Similar to guiding her brother, the Wisconsin women’s team will look for Paige to guide the squad as she was named a tri-captain for the season. Paige is the only junior captain, joined by seniors Taylor Wurtz and Tiera Stephen.
All three were picked by their teammates and all three bring a different type of leadership to the floor for Wisconsin.
“I’m a little more vocal than most,” Paige said. “Tiera is a bit more fiery, and Tay is just a workhorse.”
Regardless of her vocal, forthright ways on the court, Paige is actually lauded for her under-the-radar type of approach to the game.
“Morgan, she’s sneaky. You’ll just see her, and the next thing you know, she’s got 15 points,” Stephen said. “But you’ve got to give Morgan her credit; she gets the job done.”
Assistant coach Jayme Callahan has only been around Paige for five months, but has already noticed how important she is to the squad. After joining Bobbie Kelsey’s staff in June, Callahan quickly realized that as the shooting guard, Paige plays an integral role for Wisconsin.
Her work ethic and her basketball intelligence — two things she can attribute to her family of gym rats — have shined the brightest in Callahan’s eyes.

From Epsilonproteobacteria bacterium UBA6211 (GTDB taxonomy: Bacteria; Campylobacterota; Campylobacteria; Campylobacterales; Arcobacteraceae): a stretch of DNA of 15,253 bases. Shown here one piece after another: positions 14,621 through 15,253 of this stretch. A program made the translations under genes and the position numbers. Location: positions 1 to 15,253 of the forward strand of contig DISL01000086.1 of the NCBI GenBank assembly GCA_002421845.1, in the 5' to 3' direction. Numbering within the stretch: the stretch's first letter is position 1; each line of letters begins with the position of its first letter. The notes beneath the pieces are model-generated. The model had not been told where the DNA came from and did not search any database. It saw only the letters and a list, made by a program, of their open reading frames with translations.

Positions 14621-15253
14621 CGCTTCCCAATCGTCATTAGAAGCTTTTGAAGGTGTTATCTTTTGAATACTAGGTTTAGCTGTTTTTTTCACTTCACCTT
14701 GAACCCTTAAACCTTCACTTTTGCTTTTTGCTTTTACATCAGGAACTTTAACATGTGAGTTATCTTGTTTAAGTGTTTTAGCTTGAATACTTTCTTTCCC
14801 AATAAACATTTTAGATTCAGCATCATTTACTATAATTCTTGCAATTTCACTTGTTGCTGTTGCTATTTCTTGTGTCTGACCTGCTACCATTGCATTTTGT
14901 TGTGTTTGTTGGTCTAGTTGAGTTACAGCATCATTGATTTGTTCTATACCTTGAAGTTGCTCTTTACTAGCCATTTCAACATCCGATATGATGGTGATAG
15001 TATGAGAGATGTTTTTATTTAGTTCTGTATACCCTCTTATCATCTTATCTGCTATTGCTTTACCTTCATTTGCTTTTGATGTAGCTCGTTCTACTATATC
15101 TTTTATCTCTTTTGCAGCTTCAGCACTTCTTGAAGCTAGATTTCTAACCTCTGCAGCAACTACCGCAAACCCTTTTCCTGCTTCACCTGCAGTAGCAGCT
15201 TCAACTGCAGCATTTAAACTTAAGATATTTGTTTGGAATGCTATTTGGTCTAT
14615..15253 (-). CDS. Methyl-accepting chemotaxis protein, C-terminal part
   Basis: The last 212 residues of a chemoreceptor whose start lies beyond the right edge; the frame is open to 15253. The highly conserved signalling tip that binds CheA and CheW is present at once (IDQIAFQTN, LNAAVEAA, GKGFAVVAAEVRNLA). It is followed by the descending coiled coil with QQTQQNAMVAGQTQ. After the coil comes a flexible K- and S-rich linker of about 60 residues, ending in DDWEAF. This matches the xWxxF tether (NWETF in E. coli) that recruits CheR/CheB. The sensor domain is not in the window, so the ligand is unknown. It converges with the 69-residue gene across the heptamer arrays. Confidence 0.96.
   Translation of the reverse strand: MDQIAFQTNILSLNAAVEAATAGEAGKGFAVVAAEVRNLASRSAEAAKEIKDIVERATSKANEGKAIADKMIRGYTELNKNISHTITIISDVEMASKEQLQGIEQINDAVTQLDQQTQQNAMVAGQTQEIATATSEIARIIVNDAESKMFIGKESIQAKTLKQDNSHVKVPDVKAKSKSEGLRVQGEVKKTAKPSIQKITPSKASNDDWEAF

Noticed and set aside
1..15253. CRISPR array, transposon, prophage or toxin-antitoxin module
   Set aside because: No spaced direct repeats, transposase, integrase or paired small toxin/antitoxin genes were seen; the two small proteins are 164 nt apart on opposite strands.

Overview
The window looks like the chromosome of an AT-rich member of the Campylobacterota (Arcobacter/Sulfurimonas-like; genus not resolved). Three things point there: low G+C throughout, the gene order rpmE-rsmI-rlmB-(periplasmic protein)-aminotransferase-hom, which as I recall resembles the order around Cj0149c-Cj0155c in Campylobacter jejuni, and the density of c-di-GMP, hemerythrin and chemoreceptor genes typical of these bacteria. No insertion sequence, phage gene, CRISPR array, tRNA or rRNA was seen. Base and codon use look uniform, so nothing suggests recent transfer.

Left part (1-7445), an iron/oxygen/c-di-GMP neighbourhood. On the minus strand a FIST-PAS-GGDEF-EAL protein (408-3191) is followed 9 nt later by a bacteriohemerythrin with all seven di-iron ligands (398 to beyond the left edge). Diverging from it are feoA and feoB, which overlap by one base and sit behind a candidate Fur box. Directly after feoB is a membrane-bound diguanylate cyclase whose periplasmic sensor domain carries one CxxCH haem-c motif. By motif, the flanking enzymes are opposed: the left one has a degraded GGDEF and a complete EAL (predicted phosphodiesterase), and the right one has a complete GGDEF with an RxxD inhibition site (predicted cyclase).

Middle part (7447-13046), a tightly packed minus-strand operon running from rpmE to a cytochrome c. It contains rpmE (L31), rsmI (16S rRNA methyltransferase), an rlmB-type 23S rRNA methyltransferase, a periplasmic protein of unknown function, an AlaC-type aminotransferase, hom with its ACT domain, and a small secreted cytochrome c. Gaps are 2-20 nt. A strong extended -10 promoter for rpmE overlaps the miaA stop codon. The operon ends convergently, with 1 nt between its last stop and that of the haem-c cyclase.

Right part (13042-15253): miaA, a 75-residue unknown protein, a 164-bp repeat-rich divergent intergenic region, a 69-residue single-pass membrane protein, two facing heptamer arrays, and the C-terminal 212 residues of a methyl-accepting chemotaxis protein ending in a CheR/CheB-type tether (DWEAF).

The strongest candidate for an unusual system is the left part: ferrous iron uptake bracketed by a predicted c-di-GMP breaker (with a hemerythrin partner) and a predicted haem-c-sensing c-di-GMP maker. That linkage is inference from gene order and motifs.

“She goes hard all the time and is very coachable,” Callahan noted. “Her knowledge of the game is very keen. … She knows the game very well and is able to translate that on the court.”
The Badgers will need it more than ever from Paige this season. As Wurtz returns from battling a preseason injury, Paige is the next highest returning scorer for UW.
She makes it enjoyable too. Head coach Bobbie Kelsey noted Paige is always smiling and never upset. With the game of basketball so deeply ingrained within her family, it’s easy to understand that the game she plays still remains a game. Basketball for Paige, just like seemingly anyone else with the same surname, is just what comes natural.
And for Wisconsin, the basketball makeup of Paige is just one part of something larger building itself at Wisconsin under Kelsey.
“[Basketball has literally been in our DNA forever,” Paige said. “I can’t imagine going through a day without thinking or doing some type of basketball activity.”
Follow Sean on Twitter